5 Culprits Behind an Overstated Business Valuation


Business valuation software

When a business owner is selling their business, the valuation is the most important factor in the equation. A company’s valuation is based on the businesses earning power and risk assessment, the assets that they own, and the value given in comparable transactions. Since many of the factors included in the business valuation analysis, such as the earning power and the risk assessment, require some estimation to determine, there is room for overstating the business valuation. Of course, it is in the best interest of the owner for the business valuation analysis to show a higher dollar amount, since it leads to the ability to generate more cash in exchange for less equity from investors, or a bigger pay day when the business is sold. For this reason, sometimes owners incorporate subtle inaccuracies into business appraisal valuation to overstate its price tag (and sometimes, it’s unintentional, the numbers are just hard to nail down).

As such, when a business valuation seems too good to be true, it often really is. Five ways that a business valuation analysis can be overstated include:

  1. Ignoring Maintenance on Key Assets

    Let’s say an owner is doing a business valuation analysis for their doughnut shop. They own their doughnut equipment outright, and it is a key asset that gives their business greater value. However, their equipment requires $20,000 in annual maintenance, and since they knew they were on the way out, they simply ignored this expense this year. By doing this, the business valuation report shows the value of their doughnut machine, but it also factors in additional $20,000 in cash flow that they would not have if they had maintained their critical asset. When the business sells, the new owner will have to shell out that cash to bring the equipment up to speed.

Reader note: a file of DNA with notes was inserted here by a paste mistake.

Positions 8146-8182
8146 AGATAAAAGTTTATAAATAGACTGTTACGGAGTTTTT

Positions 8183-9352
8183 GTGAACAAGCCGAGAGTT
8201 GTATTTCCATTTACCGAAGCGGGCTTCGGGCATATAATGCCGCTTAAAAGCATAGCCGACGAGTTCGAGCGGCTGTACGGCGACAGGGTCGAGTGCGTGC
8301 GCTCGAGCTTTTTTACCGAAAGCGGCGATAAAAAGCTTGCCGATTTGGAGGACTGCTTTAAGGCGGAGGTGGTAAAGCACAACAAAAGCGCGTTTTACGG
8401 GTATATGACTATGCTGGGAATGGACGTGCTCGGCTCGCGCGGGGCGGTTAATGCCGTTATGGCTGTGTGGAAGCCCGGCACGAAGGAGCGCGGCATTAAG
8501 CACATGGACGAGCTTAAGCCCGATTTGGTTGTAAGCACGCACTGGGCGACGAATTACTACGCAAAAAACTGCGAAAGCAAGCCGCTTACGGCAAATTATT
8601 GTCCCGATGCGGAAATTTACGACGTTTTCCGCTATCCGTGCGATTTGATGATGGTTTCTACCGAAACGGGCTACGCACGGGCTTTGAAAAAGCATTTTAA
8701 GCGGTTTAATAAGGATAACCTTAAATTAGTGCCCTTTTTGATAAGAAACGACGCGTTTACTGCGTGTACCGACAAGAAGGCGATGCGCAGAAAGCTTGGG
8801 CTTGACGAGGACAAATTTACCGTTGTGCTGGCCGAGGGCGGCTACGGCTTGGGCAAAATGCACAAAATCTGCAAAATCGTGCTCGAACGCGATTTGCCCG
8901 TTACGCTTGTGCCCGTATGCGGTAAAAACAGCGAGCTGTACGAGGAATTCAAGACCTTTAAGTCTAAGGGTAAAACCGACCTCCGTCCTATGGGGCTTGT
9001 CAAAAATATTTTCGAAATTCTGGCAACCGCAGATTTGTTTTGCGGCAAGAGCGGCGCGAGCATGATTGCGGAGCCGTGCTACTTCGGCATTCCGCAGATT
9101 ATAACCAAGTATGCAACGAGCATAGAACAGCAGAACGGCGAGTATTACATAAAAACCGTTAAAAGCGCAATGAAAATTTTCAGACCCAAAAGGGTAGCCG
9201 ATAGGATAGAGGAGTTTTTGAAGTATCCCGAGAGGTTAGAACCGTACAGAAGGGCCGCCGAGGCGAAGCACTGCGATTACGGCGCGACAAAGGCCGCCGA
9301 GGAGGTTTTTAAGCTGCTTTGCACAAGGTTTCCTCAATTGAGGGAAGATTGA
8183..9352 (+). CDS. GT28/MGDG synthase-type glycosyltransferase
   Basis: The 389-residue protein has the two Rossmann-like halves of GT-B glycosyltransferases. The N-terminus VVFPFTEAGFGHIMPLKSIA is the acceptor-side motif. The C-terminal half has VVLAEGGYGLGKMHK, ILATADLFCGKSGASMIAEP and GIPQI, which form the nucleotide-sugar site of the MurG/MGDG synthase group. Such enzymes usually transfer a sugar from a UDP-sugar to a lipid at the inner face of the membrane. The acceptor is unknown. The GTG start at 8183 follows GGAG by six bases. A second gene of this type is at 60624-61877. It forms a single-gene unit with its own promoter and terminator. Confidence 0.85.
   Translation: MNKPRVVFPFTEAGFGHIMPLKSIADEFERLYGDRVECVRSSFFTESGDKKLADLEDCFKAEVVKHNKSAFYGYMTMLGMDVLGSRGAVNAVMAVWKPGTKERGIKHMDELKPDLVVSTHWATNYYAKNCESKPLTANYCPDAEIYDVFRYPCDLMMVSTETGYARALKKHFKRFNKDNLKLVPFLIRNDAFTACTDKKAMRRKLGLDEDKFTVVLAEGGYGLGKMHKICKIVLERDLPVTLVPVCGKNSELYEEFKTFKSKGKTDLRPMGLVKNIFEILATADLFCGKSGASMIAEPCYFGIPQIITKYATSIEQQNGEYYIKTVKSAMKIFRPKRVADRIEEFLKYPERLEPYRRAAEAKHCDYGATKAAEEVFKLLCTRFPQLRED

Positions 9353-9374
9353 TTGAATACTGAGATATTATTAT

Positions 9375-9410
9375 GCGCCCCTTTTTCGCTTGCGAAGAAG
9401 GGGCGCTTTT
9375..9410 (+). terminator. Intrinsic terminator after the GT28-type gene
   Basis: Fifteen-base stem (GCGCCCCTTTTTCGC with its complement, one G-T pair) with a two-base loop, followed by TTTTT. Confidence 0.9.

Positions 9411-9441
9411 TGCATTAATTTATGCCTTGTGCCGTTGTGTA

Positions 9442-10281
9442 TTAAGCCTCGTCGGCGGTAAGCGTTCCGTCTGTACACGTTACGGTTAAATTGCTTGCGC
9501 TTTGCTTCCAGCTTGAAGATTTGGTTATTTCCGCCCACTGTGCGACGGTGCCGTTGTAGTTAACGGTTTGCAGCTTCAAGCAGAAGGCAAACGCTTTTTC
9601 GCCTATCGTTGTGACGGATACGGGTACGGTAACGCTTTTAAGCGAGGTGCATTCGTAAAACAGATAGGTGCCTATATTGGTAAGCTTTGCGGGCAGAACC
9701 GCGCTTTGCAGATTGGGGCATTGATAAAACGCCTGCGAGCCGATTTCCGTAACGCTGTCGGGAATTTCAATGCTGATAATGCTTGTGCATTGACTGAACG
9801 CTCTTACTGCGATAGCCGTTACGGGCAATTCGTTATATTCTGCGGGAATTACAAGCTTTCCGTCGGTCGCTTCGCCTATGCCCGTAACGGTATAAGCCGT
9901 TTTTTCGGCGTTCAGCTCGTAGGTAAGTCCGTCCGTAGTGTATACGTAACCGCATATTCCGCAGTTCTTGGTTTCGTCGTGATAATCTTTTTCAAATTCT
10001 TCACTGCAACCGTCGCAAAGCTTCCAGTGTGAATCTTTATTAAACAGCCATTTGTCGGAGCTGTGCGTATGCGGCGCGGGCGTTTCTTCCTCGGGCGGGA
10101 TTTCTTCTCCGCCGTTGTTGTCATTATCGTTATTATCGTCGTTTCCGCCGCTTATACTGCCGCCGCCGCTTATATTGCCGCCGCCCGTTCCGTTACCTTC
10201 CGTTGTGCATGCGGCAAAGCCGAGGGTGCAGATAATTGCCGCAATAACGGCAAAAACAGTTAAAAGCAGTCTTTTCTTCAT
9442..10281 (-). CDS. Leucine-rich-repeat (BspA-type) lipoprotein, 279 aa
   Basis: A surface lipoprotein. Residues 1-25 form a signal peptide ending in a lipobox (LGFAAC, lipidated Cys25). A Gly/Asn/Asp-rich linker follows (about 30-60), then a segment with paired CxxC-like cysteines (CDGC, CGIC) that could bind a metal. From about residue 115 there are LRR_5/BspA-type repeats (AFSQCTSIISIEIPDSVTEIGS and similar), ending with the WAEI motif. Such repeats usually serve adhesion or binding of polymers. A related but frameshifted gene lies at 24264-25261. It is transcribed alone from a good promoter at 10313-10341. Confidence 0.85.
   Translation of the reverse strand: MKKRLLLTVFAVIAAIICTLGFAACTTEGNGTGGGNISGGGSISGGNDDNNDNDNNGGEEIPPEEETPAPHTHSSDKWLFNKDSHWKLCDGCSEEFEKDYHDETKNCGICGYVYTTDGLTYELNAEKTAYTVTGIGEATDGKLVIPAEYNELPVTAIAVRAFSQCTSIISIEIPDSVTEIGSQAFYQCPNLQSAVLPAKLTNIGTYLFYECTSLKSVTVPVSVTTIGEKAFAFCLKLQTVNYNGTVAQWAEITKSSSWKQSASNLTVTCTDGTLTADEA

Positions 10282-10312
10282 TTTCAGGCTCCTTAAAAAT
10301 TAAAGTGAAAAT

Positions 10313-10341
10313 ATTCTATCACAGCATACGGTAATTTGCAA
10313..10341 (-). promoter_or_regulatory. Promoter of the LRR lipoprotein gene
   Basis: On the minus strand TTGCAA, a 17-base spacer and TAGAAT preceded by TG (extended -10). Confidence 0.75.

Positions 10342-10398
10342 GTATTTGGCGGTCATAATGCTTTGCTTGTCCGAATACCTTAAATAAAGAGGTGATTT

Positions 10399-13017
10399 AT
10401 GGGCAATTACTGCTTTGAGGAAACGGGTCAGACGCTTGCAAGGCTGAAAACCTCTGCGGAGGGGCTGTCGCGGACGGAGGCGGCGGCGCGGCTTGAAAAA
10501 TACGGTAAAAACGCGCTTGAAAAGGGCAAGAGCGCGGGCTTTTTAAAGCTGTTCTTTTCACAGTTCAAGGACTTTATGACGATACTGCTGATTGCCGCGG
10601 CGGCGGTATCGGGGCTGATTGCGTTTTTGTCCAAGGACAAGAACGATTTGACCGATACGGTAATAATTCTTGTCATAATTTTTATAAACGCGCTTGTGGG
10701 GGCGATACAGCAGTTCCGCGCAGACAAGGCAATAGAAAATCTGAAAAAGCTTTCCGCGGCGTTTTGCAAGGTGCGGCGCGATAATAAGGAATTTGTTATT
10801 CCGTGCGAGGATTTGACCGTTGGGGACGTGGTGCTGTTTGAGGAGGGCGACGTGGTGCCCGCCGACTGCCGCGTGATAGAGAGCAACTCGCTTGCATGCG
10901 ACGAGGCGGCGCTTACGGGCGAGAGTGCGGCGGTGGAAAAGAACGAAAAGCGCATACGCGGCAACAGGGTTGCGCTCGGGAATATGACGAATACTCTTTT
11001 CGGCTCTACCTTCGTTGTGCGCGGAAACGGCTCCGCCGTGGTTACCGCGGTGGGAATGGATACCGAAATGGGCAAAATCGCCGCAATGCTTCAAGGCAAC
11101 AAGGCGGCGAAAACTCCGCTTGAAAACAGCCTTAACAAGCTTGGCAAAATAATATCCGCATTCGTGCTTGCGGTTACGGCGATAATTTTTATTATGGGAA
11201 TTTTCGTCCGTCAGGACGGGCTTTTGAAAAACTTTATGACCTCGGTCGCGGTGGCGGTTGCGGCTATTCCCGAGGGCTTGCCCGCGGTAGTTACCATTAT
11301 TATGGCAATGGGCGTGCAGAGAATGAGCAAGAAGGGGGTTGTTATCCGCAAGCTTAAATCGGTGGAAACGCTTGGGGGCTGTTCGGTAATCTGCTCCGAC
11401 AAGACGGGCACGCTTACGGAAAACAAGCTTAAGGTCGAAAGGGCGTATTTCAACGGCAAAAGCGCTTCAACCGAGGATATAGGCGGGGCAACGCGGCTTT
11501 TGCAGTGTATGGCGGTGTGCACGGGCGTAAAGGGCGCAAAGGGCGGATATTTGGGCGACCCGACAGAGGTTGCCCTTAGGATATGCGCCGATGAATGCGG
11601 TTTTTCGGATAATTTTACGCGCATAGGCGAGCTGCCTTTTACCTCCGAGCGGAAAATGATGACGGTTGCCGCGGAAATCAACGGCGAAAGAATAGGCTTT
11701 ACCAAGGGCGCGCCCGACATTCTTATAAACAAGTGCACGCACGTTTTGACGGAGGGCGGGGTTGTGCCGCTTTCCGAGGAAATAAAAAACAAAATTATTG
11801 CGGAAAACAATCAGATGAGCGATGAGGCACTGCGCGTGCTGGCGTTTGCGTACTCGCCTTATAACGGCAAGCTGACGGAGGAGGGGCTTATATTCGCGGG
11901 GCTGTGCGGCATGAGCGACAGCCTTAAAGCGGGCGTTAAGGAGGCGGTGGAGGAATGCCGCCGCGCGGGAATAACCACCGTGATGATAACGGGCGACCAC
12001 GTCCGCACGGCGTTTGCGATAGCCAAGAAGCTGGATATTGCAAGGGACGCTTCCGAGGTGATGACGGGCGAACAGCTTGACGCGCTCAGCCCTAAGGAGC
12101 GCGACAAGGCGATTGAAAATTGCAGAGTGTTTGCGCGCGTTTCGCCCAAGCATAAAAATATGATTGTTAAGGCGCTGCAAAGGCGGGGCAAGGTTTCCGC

2. Under-reporting Capital Requirements

    Sometimes, established business owners are capable of running their business without sufficient capital by robbing and Paul to pay Peter. They use their grassroots credit terms (with old friends and connections) to acquire materials and then wait until they have make the cash back pay back the costs that were required to generate the profits. When to businesses is sold to a new owner who doesn’t have such connections, this will not be an option, and the owner will need to have more capital than the business valuation calculates in order to continue operations.
  3. Minimized Payroll Expenses
    A small business owner often serves as their own administrative staff, HR department, marketing department, IT guy, and onsite handyman. While it might keep operations afloat for the owner, a new person couldn’t just step in and immediately take over all of these hats. Since these roles are critical in order for the business to function, and the original business owner has not been charging the business payroll expenses for them himself, it makes the cash flow appear better than it really is. When the business is sold, and the new owner finds themselves having to increase the number of employees to operate the business, it reduces the cash flow and net worth of the business.
  4. Unstable Market Position
    Sometimes, a small business owner is able to rely on word-of-mouth to keep profits coming in. However, as the industry changes and competitors enter the market, additional costs for marketing and business development will be incurred to maintain sales. When a business owner knows that he’s on his way out, he isn’t as concerned about the future of the company, and isn’t putting money towards these marketing expenses. This overstates the cash flow since the new owner will have to spend money to ensure the stability of the company in the long-term.
  5. Hidden Operating Costs
    Often, the “secret sauce” that makes a business successful comes with intangible costs. The owner’s knowledge and great reputation, or the efficiency of highly skilled employees, are the reason the company has such a great success rate. If these hidden profit drivers are not figured into the valuation, the new owner may not understand why the business’s forecasted earnings aren’t being met when that secret ingredient is removed from the equation.

Do you know of any other factors that lead to a business valuation analysis being overstated? Please share them in the comment section below!

Leave a Reply